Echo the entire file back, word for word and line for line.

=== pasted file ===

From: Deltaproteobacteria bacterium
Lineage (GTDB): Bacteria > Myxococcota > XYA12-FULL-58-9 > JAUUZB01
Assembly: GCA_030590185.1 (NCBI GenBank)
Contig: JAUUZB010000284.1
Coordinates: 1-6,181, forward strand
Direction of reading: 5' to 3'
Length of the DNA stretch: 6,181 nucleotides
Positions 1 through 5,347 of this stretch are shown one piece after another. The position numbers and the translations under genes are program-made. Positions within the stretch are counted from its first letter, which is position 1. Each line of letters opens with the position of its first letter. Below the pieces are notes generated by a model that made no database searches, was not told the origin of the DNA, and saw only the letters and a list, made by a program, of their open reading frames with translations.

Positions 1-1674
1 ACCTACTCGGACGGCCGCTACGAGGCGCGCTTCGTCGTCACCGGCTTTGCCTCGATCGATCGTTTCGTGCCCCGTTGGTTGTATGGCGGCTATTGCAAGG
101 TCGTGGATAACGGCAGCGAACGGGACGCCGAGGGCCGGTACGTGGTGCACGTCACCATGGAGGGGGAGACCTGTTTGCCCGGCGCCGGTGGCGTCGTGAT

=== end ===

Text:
From: Deltaproteobacteria bacterium
Lineage (GTDB): Bacteria > Myxococcota > XYA12-FULL-58-9 > JAUUZB01
Assembly: GCA_030590185.1 (NCBI GenBank)
Contig: JAUUZB010000284.1
Coordinates: 1-6,181, forward strand
Direction of reading: 5' to 3'
Length of the DNA stretch: 6,181 nucleotides
Positions 1 through 5,347 of this stretch are shown one piece after another. The position numbers and the translations under genes are program-made. Positions within the stretch are counted from its first letter, which is position 1. Each line of letters opens with the position of its first letter. Below the pieces are notes generated by a model that made no database searches, was not told the origin of the DNA, and saw only the letters and a list, made by a program, of their open reading frames with translations.

Positions 1-1674
1 ACCTACTCGGACGGCCGCTACGAGGCGCGCTTCGTCGTCACCGGCTTTGCCTCGATCGATCGTTTCGTGCCCCGTTGGTTGTATGGCGGCTATTGCAAGG
101 TCGTGGATAACGGCAGCGAACGGGACGCCGAGGGCCGGTACGTGGTGCACGTCACCATGGAGGGGGAGACCTGTTTGCCCGGCGCCGGTGGCGTCGTGAT